God’s Family Crosses Boundaries. Remember the Titans (2000). Based on a true story, this film set in Northern Virginia in 1971, recalls racial tension in a newly integrated high school football team. Central to the story is the relationship between black defensive end Julius Campbell and white linebacker Gerry Bertier. The film portrays the early days of their relationship as cautious and hostile. As the story unfolds though, they become so close that when Gerry is in a near fatal car crash, he only wants to see one person: Julius. When Julius steps into Gerry’s hospital room, the nurse says to him, “Sorry, only kin’s allowed in here.” Gerry responds, “Are you blind? Don’t you see the family resemblance? That’s my brother.” That’s family; that’s Love—the agapé kind.

God Transforms. Gran Torino (2008). If ever a character has been set in his ways, it is Walt Kowalski. A retired auto worker and decorated Korean War vet who recently has been widowed, Walt has his way of doing things. Routines—orderly routines—keep Walt focused and in control. He takes care of himself. He takes care of his dog. And he doesn’t bother people. He has a few friends; he doesn’t need any new ones. Walt is concretely set in his ways and has no intention of changing. Love has another plan; it sneaks into his life by way of a most unexpected source, and persists, unyielding and determined. That love—it’s like the Hound of Heaven—pursues Walt Kowalski past prejudice and obstinacy, beyond rejection and denial. And Love—as Love always does—wins.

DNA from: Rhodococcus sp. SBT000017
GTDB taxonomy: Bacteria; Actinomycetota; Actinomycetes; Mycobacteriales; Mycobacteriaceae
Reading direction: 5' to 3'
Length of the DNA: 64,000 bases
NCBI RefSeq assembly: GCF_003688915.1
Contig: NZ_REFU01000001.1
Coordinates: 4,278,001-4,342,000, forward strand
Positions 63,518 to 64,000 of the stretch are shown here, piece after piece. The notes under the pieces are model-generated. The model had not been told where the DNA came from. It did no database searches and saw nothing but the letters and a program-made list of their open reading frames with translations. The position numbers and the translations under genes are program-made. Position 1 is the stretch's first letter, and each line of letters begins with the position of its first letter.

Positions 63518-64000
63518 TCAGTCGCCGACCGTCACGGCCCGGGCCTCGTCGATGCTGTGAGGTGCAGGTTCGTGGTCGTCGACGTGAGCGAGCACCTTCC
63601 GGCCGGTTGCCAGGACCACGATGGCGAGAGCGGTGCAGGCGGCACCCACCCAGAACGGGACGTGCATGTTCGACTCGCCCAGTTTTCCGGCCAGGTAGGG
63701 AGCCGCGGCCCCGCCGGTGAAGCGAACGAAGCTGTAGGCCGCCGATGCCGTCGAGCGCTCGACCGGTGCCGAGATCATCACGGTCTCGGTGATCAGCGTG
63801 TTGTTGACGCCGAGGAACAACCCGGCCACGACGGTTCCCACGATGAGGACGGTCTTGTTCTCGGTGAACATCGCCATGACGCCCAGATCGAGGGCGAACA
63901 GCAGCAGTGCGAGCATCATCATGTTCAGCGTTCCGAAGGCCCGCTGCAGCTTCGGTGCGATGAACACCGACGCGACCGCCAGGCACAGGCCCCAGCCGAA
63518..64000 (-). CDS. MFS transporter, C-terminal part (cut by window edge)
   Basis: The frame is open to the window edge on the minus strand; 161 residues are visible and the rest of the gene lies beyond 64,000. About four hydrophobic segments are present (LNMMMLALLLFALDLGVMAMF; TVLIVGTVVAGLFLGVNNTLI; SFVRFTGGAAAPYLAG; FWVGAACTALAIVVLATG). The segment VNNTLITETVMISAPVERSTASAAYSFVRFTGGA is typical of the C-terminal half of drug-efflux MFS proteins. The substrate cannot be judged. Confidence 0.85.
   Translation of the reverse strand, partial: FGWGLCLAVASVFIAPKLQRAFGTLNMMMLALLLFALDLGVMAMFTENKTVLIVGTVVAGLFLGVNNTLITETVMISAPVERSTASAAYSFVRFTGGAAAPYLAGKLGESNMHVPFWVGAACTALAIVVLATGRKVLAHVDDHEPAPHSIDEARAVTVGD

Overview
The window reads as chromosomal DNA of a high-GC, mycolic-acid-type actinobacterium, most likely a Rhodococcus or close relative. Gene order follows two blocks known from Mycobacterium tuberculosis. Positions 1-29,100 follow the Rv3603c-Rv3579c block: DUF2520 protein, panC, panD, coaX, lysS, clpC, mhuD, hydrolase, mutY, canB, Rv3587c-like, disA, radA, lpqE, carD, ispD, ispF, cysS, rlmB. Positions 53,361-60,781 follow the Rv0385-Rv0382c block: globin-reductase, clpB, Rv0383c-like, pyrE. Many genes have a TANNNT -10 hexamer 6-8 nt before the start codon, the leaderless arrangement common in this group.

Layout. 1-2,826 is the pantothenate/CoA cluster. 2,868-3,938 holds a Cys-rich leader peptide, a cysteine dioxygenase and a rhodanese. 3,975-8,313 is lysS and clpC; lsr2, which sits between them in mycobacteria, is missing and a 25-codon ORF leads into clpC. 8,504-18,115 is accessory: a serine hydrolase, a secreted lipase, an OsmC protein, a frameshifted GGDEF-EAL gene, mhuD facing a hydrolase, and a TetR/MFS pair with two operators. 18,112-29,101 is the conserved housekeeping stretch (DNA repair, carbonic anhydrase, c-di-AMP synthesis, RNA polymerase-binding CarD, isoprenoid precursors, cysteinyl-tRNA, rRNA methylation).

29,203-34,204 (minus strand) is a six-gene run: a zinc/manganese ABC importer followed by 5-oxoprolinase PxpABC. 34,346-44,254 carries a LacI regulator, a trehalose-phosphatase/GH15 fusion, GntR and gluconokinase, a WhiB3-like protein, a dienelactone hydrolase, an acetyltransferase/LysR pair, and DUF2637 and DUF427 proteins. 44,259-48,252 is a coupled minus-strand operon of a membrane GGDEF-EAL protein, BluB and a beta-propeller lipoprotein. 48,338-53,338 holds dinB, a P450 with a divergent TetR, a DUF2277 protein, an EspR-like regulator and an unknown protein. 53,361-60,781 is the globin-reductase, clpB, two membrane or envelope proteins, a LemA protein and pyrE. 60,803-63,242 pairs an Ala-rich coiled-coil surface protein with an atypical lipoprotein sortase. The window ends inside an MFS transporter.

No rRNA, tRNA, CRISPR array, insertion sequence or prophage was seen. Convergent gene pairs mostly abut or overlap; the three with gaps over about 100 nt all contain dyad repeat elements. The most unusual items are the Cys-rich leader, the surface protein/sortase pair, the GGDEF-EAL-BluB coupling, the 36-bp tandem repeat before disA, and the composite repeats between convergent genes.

God Calls Imperfect People. How to Train Your Dragon (2010). The movie opens with “This is Berk. It’s twelve days north of Hopeless and a few degrees south of Freezing to Death. It’s located solidly on the Meridian of Misery.” In addition to its unfortunate location, the island of Berk is plagued by a terrible nuisance: Dragons! The dragons steal food from Berk and terrorize the villagers. Here in Berk, we meet a young Viking boy named, of all things, “Hiccup.” Hiccup comes from a long line of great and fierce Viking leaders, but he is still just a boy and not at all ready to be a full-fledged dragon-killing Viking. Nevertheless, Hiccup finds himself in charge of an effort to save his village. He’s the most unlikely candidate for the task, but he’s the one chosen. Because he’s willing to answer the call despite his own insecurities, Hiccup does the impossible. Like Moses did. And David. And Paul.